In three days, Pesach (Passover, for my non-Jewish readers) will be upon us. When we sit down at the Seder table on Saturday night, we will be part of a tradition that stretches back more than three thousand years. When we sit down at the Seder table, I am always conscious of the incredible fact that all around the world, at this very moment, millions of Jews are doing exactly the same thing, reading from the same book, the Haggadah, eating the same symbolic foods – the parsley, the charoset, the bitter herbs, the matza (unleavened bread) and it gives me a wonderful feeling of oneness, of identity with my people. The Chosen People.
And with good reason. Pesach marks the birth of the Jewish People as a nation. The Israelite tribes were driven to Egypt 400 years earlier by famine. In Egypt, they were forced into slavery. They left Egypt an unruly rabble of freed slaves but at Mount Sinai, they accepted a way of life and a destiny. It took forty years of wandering in the wilderness to meld them, but they entered the Promised Land a nation.
Our enemies do not recognise our nationhood. They claim that to be Jewish is to be part of a religion, not a People. But what is a People? Surely the essence of a People is a common history, language, culture. The Palestinians claim to be a People, even though, until the State of Israel was born, the notion of a Palestinian People did not exist and they considered themselves part of the Arab Nation. That was just 60 years ago. We Jews have considered ourselves to be a People since the Exodus from Egypt. We are a People, because we share a three thousand year old history. We are a People, because we share a three thousand year old culture. We are a People because we share a three thousand year old Law. We are a People, because we share a three thousand year old way of life. Because Judaism is not just a set of religious laws, it is a way of life, a legal, moral, cultural and social framework encompassing all facets of life.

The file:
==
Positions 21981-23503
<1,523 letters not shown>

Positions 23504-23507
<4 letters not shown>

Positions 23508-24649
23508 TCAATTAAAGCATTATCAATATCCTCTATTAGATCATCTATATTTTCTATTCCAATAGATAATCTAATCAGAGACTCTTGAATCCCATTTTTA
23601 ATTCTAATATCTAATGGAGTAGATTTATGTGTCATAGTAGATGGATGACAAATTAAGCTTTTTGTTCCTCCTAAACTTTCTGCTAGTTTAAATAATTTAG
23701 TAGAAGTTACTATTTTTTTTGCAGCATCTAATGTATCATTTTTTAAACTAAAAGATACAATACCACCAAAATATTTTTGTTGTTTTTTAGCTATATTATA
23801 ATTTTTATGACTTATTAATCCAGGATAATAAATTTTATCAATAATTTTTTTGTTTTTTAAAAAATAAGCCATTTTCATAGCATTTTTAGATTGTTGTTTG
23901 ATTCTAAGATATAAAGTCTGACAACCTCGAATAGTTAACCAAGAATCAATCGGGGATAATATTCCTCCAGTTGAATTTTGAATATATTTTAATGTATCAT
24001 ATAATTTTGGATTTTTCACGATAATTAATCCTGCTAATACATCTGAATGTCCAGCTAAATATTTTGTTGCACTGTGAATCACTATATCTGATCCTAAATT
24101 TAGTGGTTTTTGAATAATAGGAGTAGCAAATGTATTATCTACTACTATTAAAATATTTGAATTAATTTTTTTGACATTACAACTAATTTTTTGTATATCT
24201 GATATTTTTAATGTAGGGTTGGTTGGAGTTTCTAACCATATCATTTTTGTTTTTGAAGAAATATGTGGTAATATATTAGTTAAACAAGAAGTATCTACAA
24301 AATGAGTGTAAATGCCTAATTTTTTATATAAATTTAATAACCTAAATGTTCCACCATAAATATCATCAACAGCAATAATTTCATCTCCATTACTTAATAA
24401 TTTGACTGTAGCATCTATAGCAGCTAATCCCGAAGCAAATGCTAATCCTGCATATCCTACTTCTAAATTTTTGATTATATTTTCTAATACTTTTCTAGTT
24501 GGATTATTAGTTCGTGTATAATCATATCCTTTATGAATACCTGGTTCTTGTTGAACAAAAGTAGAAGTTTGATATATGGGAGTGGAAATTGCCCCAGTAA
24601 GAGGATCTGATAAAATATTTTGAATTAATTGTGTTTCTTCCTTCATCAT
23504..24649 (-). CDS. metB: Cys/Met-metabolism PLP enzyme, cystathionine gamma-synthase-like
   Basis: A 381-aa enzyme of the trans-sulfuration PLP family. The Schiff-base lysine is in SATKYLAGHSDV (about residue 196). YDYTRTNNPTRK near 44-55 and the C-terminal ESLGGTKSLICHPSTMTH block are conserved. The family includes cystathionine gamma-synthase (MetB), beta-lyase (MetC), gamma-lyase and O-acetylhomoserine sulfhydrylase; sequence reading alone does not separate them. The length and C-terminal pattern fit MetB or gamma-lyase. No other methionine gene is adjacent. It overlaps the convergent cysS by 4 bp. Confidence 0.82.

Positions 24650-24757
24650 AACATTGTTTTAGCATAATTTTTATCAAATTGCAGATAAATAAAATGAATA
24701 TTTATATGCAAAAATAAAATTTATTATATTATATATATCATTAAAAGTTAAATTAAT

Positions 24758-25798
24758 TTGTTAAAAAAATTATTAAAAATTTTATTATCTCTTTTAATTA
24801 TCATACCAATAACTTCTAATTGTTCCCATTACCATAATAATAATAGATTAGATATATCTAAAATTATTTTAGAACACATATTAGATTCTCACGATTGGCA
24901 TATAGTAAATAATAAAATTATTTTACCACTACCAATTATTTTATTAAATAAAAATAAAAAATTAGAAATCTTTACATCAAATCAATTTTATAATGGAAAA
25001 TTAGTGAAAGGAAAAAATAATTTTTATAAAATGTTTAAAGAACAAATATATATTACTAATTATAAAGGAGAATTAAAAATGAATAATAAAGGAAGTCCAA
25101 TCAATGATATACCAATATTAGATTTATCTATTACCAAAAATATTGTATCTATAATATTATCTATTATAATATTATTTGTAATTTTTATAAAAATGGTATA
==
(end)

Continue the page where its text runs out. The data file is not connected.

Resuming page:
We are a People, because we share a common memory, a memory that is older even than the Exodus, that stretches back at least five hundred years before that, to Abraham, who left his home in Chaldaea and travelled to a narrow strip of mostly arid land between the Jordan River and the Mediterranean Sea because G-d so commanded. To Isaac, Abraham’s son, and to his son, Jacob and his descendants, who remained faithful to the One True G-d whilst the descendants of Ishmael, Abraham’s other son, whom the Arabs claim as their forefather, turned to idolatry, until Mohammed, inspired byJudaism, brought them his own version, Islam – and enforced it by the sword.
The Palestinians claim the right of self-determination, and the world supports them. We Jews defined ourselves as a people over three thousand years ago. As we sit down to the Seder, we remember that defining moment. And as long as we continue to celebrate the Seder, as long as we keep that memory alive in our hearts, no-one can take away from us the fact that we are a People. That we are a nation. That we are.